That’s a tough one. Because you go in fits and bouts with doubt depending on the morning, depending on the mood, depending on the “Oh, it’s Monday.” You do doubt. It’s different for different people. I think it starts with your upbringing. You know, what did your Mom and Dad tell you? Did your Mom and Dad tell you that you could do it or did they tell you that you couldn’t do it?

I think a lot of it – more than we would like to admit – comes from our upbringing. The personal, internal struggles that we have. That might feel bad to some Moms and Dads out there. But a lot of the kind of crap that we carry around like self-doubt, fear, inferiority, anxiousness, all that I think stems from those developmental years of being a kid.

That’s why families are so important. That’s why Moms and Dads are so important because we carry around a lot of this baggage for the rest of our lives. So how do I get over doubt? Some days you don’t. It’s like a battle. Everything’s a battle. Happiness is a choice is a battle. Being confident in what you’re saying, in what you want to do is a battle. A lot of the times it’s a “fake it till you make it” kind of mentality.

There’s not a good tip or trick other than just do it. Other than just you have to tell yourself, do not doubt. Believe. Just hope for good things to come. I’m always quoting Andy, what’s his name? Shawshank Redemption. One of my favorite movies, Shawshank Redemption. He said at the end, “Hope is a good thing and it’s maybe one of the best of things.”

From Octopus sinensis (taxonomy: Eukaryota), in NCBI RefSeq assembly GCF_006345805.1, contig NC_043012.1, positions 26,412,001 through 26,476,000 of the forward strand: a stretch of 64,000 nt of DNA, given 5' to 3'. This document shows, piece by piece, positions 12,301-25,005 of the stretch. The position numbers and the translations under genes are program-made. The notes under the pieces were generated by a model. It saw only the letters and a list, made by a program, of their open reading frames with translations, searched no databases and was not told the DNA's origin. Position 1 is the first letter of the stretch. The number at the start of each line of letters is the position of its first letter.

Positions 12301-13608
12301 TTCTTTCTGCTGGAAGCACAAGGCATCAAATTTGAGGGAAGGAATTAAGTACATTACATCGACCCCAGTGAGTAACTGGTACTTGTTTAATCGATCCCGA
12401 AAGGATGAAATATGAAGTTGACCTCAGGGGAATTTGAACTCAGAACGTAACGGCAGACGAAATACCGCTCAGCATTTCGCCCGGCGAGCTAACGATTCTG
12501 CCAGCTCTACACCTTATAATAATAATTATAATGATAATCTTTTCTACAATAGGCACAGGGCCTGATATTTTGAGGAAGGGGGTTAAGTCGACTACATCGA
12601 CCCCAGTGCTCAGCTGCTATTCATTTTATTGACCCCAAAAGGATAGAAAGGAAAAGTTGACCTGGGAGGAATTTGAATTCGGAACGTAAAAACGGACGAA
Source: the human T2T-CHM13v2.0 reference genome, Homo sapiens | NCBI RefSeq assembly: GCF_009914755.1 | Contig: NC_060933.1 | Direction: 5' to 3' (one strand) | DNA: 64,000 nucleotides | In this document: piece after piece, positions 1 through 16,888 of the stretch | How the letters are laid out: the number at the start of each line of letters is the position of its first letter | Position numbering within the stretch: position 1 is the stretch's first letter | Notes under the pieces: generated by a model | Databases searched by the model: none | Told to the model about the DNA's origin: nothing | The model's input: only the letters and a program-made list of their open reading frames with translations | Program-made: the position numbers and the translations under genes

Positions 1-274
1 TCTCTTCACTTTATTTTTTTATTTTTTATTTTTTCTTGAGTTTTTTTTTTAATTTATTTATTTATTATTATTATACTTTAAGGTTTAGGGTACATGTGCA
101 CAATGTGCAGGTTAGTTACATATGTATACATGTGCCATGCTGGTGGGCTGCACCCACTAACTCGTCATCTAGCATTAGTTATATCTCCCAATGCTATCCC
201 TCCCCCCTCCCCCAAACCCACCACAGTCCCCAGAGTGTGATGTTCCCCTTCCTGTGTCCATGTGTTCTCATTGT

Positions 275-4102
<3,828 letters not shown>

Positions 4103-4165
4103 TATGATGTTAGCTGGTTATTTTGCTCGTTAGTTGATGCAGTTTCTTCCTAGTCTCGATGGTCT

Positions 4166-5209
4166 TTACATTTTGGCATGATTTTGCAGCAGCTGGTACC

Because without hope, there is darkness. You think about concentration camps. I remember I was talking about that book the other day. Like the only thing sometimes you can have it hope. Andy Dufresne said it. That’s what you have to do to overcome doubt. You just have to say – and I always go back to this. I think it’s a little jarring for people, but I’m just like, you’re going to die.

If you have this healthy realization that you will lose the opportunity to have effect on the world because your body will pass away. It will give you hopefully not an anxiousness, but kind of a sense of – not anxiousness, I don’t want to use that term – but of pro-activity, hopefully. Or you realize we have a limited amount of time.